Oct

11

 Publisher's Clearing House directs it's advertising towards the elderly. The advertising format of Publisher's Clearing House (PCH) attracts con men who piggyback on their message and try to extract as much cash as they can from the elderly and unsuspecting by declaring them winners of the big prize.

This hit close to home this week. A few weeks ago, my mother in law called my wife to tell her that Publisher's called to inform her that she won the grand prize of 70 million dollars and a new Mercedes. My wife, ever the skeptic, told her mother that she didn't believe the whole thing, and please don't send any money. Mother in law assured my wife that she didn't send any money.

She mentioned a lawyer/representative of PCH she spoke to who was named Dave Sayer (an actual prize patrol spokesman of PCH). My wife googled this name and got a zillion hits of this Dave Sayer/PCH scam and how to know it's a con. My wife called back and told her mother it was a scam but my MIL didn't believe her. My wife then reported it to the state Attorney General's office, and had one of the officers call my MIL to inform her that this was a total con.

After speaking to my MIL, the officer then called my wife back and said that my MIL had indeed sent cash to this guy via Western Union. She sent $6,000 cash, at least that's what she admitted. The officer thinks it was probably much more as most victims won't ever admit the true damages. My wife confronted her mother to tell her to not send any more money. My MIL said that her money is her business, and to butt out. The problem is that she believes the guy and expects to have a brand new Mercedes delivered this afternoon (Oct 10) and her check for $70 million by the end of the week. Of course it won't show and she can kiss her 6K goodbye. She won't get her 70 million either.

Incidentally, the 6 grand was the tax and delivery charges for the Mercedes. Here's the deal, my MIL is in her early 80s and is quite aware of things. Her mental facilities are not diminished and she's quite bright. Her problem is that she does not believe that people would call on the phone and misrepresent themselves. She thinks she's streetwise enough to recognize a con. The MIL believes in the goodness of human nature and is also a old South Christian woman. She is quite naive and she's also $6K poorer.

My MIL does not think she has been the victim of a con at all, quite the opposite, she is ready to drive her new Mercedes and is ready to sell the Toyota I bought her last year. One thing she does have that all con victims share is an out sized sense of greed, of getting something for nothing. She was never a customer of Publisher's Clearing House. Needless to say, we are very heartbroken and also upset that despite being shown the truth, she is waiting at home for her new car and $70 million. Somehow, I feel that this is going to come out of my pocket.

anonymous writes: 

Anecdotally, I've noticed that the elderly seem very susceptible to being catfished also by Nigerians and others, even if they don't otherwise appear gullible. I guess hope and loneliness are very powerful emotions to be exploited.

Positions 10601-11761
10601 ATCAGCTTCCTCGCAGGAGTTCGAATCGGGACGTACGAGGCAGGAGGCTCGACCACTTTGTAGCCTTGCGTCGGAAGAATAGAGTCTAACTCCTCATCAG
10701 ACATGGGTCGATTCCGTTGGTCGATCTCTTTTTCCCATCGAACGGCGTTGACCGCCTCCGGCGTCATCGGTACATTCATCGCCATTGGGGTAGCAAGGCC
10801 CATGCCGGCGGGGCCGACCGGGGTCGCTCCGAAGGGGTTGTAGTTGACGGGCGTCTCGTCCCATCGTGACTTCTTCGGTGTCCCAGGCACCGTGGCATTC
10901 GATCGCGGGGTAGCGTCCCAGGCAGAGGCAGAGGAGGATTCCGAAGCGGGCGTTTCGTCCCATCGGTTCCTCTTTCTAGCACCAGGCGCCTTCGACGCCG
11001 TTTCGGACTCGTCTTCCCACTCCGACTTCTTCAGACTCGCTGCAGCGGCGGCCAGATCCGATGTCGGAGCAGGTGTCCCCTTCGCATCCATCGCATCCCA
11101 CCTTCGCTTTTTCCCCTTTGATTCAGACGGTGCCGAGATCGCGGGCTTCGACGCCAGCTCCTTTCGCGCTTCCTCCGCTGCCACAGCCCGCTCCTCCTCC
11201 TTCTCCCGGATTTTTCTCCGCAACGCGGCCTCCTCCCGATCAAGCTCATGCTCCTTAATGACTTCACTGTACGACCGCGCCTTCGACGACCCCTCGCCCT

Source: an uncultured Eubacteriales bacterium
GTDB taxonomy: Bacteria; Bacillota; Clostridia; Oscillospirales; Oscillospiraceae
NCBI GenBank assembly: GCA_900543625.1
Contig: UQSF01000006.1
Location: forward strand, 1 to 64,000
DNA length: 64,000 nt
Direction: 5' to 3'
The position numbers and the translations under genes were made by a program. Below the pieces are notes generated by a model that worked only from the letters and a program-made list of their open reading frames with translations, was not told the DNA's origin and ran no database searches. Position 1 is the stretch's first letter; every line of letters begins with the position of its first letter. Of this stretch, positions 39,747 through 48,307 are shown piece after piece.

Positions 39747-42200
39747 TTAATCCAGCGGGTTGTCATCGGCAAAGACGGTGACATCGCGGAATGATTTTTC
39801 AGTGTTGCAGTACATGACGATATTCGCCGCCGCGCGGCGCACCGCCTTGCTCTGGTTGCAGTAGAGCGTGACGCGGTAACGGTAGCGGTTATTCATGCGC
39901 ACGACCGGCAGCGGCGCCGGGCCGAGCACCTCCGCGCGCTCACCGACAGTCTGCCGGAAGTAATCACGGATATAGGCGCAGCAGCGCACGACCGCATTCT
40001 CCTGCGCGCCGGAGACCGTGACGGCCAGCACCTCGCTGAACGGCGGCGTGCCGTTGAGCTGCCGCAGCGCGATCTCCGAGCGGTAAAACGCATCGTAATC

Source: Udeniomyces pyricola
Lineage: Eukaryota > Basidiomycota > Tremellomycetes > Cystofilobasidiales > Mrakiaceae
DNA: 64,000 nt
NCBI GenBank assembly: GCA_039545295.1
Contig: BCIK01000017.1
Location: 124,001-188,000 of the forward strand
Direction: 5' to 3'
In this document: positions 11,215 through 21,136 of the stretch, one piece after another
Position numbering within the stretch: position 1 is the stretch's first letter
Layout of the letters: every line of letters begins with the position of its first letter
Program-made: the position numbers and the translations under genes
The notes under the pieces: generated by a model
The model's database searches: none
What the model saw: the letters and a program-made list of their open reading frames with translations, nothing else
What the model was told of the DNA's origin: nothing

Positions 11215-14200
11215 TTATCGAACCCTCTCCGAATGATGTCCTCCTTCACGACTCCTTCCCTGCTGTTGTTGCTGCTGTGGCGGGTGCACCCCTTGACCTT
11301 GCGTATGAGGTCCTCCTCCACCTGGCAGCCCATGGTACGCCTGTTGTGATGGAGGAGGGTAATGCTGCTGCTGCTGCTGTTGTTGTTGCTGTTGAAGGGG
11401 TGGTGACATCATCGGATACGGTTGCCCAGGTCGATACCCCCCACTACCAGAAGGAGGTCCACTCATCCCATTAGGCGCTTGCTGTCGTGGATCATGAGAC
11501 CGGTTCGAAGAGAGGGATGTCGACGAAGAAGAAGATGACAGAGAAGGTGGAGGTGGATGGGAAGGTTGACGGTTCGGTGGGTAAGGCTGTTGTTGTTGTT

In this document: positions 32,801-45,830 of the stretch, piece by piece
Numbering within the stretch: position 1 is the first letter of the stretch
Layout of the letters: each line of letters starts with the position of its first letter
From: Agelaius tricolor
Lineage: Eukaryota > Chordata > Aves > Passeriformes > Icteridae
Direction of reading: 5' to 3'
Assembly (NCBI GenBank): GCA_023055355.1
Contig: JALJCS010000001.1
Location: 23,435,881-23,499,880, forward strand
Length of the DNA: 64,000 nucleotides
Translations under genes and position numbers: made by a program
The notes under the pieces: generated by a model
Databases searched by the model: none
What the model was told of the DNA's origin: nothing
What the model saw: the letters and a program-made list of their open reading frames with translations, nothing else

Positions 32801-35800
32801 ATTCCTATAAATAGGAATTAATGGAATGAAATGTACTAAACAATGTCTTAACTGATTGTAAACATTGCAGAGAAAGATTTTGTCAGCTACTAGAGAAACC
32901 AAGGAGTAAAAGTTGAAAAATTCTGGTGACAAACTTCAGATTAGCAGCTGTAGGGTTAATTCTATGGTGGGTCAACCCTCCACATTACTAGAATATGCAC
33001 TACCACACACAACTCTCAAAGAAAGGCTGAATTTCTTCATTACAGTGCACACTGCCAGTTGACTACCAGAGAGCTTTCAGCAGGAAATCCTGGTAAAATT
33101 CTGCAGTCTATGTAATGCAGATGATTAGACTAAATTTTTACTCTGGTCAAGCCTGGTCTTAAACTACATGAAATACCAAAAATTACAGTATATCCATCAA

Sorry to hear about the MIL and the fact you'll probably being paying for it.

anonymous writes:

Everyone should be aware of this Phishing scam. It almost snagged me and I'm not "elderly" (in actuarial terms at least).

I received a text on my cell phone that says: Alert from CHASE Bank : Your Debit-Card is temporary Locked. Please call us now at 201-754-1565. Thank you for your time

There are two clues that this is bogus. (1) The word temporary is a typo. They meant temporarily. (2) The call back number is in New Jersey. If the text had no typo and an 800 number and perhaps the last 4 digits of my debit card, then I would have called them and been phished. Instead I blocked caller ID and called the number and heard a legitimate sounding Chase autoanswer voice, which detected my caller ID blocking and hung up on me.

I've heard of scams like this during which they record you saying the word "Yes" and then use your recorded voice to purchase goods/services/transfer money. Or it could just have been an attempt at identity theft. Regardless, I forwarded the text to Abuse@Chase.Com and Chase shut down the scammer….for now at least.

It's a jungle out there. Robo callers/texting/emailing makes the marginal cost of solicitation close to zero.


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  1. bob on October 18, 2017 12:18 pm

    Similar scam is to be contacted and the caller (or email/text) says it is the fraud prevention dept of any of your cards and to contact them about suspicious activity to verify if it was you or not.
    the first thing they ask is for you to verify your account with all the details of your card and other identifying information. This once happened to me so I told the caller there was no way I would give him that info but I could call the number on back of card then I was the one initiating to a legit number. He immediately said okay I understand didn’t try to argue.

    Indeed it was a real request from chase. Since I called a known legitimate number I proceeded and they cancelled any bogus charges before posted.
    cf. Stanley Milgram’s obedience to authority experiments.

    Ps From Snopes on the ‘can you hear me to entice a yes scam’ it appears apocryphal:

    snippet:
    ‘The “Can you hear me?” scam for now seems to be more a suggestion of a hypothetical crime scheme than a real one that is actually robbing victims of money. In messages we left with the BBC, the FTC, and the Consumer Federation of America, we asked a question absent from all the news reports we’ve encountered about this scam: “Are there any documented cases of people being victimized in this manner?” We have not yet received any affirmative response to those queries.’

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